Tuesday, March 2, 2010

Rocks and Redwoods

Our goal yesterday was to see Castle Rocks State Park. The story we heard is that John Steinbeck and his sister Mary liked to play among the rocks in that park. There is also a rock column there which was the source of inspiration for Steinbeck's Camelot Castle in his book Acts of King Arthur and His Noble Knights. While driving to this park we went past the town of Gilroy. Phew! We have driven past this town a few times now and we always get hit with the strong smell of garlic. It is the garlic capitol of the world, and we are not sure whether the smell comes from the fields of garlic surrounding the area or from the processing plants. Castle Rock Park is located in the Santa Clara Mountains. Monday was supposed to have been one of the better days weather wise to be outside.However we did not take into account that at Castle Rock we would be at a higher elevation. It was cool and damp with low-lying clouds, in other words, wet up there. We took a  short trail which was labeled as "Castle Rock Trail". On that trail we found some rather large boulders but not the tall columns seen by Steinbeck. The picture below gives you an idea of what we did see. The mossy trees and rocks combined with the mist in the air produced a rather eerie effect. It seemed like a perfect setting for Halloween!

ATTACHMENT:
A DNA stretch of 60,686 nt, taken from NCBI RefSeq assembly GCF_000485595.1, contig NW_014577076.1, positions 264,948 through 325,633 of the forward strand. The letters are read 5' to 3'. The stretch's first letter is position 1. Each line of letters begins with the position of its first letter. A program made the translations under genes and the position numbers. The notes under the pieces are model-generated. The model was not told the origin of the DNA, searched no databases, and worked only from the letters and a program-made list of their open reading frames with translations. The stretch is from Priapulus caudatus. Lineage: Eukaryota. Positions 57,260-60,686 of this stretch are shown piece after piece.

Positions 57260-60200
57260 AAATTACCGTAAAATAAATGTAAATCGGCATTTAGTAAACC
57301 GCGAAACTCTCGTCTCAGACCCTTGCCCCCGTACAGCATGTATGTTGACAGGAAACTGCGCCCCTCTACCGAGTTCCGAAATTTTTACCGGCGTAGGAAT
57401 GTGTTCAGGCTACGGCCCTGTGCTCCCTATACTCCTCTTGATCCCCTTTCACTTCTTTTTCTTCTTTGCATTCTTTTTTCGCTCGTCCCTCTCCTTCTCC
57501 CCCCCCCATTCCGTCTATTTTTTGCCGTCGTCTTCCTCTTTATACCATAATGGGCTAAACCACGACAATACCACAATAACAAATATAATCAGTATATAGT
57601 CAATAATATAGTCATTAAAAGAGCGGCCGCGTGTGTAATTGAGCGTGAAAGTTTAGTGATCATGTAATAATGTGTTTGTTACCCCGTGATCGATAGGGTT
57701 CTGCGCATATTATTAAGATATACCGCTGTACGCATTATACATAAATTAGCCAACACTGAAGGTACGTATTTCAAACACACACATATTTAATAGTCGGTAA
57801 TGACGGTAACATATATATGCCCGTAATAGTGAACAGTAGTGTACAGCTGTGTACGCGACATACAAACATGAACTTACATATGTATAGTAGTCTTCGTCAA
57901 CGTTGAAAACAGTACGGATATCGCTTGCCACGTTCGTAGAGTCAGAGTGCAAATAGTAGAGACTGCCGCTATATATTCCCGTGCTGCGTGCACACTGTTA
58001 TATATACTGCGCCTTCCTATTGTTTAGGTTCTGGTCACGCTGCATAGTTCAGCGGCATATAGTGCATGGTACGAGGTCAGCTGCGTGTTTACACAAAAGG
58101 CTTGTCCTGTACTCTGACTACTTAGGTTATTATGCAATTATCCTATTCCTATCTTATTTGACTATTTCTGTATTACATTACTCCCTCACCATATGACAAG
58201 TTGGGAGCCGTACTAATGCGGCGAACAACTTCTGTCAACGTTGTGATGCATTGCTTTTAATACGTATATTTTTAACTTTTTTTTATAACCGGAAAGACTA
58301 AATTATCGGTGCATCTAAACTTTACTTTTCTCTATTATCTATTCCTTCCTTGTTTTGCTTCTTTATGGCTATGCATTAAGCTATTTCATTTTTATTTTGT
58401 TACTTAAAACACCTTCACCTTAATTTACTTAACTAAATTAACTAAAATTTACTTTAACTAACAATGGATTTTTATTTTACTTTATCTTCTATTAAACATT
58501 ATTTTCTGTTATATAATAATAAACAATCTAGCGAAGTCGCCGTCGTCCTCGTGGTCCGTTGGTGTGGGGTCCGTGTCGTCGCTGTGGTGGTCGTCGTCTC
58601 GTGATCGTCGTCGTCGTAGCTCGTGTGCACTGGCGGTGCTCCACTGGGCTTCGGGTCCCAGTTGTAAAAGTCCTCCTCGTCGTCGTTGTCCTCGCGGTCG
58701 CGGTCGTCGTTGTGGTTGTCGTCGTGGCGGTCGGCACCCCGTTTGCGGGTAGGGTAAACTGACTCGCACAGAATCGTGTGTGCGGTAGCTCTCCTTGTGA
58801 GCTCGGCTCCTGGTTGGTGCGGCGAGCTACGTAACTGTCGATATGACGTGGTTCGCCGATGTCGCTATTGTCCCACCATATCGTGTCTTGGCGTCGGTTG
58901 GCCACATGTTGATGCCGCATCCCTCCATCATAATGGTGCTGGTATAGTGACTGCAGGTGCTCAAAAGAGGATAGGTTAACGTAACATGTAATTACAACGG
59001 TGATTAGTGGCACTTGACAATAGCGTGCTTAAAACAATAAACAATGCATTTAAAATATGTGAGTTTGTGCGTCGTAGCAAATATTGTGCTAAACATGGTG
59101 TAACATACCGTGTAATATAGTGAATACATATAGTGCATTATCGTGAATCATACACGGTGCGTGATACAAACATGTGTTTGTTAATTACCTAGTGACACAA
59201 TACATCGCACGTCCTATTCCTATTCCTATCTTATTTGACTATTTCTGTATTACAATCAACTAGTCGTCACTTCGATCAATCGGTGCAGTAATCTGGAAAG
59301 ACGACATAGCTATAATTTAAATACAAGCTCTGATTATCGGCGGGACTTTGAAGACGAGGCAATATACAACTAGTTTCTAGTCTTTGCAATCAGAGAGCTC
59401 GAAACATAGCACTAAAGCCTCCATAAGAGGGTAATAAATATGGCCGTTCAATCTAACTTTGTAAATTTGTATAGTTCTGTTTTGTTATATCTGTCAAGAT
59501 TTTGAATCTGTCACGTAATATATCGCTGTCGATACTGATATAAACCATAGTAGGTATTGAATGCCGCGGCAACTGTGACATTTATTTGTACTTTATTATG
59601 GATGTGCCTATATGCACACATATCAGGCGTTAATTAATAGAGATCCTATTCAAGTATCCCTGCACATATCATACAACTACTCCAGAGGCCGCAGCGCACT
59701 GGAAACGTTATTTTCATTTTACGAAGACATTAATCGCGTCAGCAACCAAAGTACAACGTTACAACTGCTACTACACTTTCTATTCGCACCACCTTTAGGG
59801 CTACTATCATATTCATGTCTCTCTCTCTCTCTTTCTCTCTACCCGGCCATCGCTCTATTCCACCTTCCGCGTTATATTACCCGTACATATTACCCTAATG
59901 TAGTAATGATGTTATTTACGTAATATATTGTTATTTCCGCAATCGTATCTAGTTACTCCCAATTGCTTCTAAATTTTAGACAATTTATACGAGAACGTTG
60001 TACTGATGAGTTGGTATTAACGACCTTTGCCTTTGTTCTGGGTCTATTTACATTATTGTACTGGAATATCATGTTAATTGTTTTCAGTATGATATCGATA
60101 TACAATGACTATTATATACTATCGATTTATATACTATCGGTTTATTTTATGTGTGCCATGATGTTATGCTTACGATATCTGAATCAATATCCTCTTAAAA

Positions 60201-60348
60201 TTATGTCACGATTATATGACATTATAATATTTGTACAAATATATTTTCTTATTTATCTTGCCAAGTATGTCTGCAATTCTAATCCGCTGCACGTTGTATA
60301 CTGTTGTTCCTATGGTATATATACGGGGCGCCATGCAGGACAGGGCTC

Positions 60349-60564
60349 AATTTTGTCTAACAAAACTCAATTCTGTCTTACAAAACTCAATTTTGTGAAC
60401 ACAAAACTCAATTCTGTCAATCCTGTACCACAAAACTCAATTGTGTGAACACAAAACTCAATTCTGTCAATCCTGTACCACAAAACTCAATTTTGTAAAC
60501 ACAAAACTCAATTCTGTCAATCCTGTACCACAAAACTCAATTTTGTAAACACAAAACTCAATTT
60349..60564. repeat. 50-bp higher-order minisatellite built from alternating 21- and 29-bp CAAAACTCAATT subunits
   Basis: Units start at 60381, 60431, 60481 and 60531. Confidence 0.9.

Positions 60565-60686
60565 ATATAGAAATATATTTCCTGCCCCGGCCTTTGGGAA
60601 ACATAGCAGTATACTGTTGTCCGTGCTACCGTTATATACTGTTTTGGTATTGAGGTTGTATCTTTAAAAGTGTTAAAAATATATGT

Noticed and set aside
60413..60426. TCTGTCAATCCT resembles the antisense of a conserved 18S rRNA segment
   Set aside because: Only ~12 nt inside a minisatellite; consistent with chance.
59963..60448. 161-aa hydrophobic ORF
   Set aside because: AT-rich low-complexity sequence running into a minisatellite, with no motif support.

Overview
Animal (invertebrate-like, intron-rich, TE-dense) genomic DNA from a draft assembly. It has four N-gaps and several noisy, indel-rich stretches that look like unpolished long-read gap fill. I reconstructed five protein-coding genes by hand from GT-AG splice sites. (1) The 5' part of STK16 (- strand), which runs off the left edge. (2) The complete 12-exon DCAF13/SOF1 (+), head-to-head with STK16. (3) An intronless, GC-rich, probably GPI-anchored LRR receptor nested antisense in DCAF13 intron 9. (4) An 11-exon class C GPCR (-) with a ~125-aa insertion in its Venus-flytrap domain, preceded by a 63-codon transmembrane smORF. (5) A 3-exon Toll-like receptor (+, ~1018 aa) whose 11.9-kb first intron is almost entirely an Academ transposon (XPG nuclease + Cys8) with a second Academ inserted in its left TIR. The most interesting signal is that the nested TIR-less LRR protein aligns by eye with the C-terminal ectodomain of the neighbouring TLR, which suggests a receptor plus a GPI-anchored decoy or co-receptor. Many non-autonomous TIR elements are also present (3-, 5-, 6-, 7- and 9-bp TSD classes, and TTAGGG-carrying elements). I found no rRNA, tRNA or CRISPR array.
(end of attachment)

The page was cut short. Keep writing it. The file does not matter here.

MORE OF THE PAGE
And how about this tree which also added to the weird ambiance?
 Anyway, we did not find the particular set of rocks which inspired Steinbeck. We were too wet and cold to pursue another trail which probably would have taken us there. We then drove on to Big Basin Redwoods State Park. There was no further moisture in the air at that lower elevation so it was enjoyable there hiking among the redwoods. California's coast redwood can reach over 300 feet in height and can live more than 2,000 years. We have the Sempervirens Club (California's oldest non-profit land trust) to thank for their protection of the magnificent Big Basin redwoods!
Coast redwoods are experts at survival. One of the trees on the trail is hollow from base to top and yet is still living and growing. The tree pictured below is not that particular tree but it still shows the durability of the redwood.

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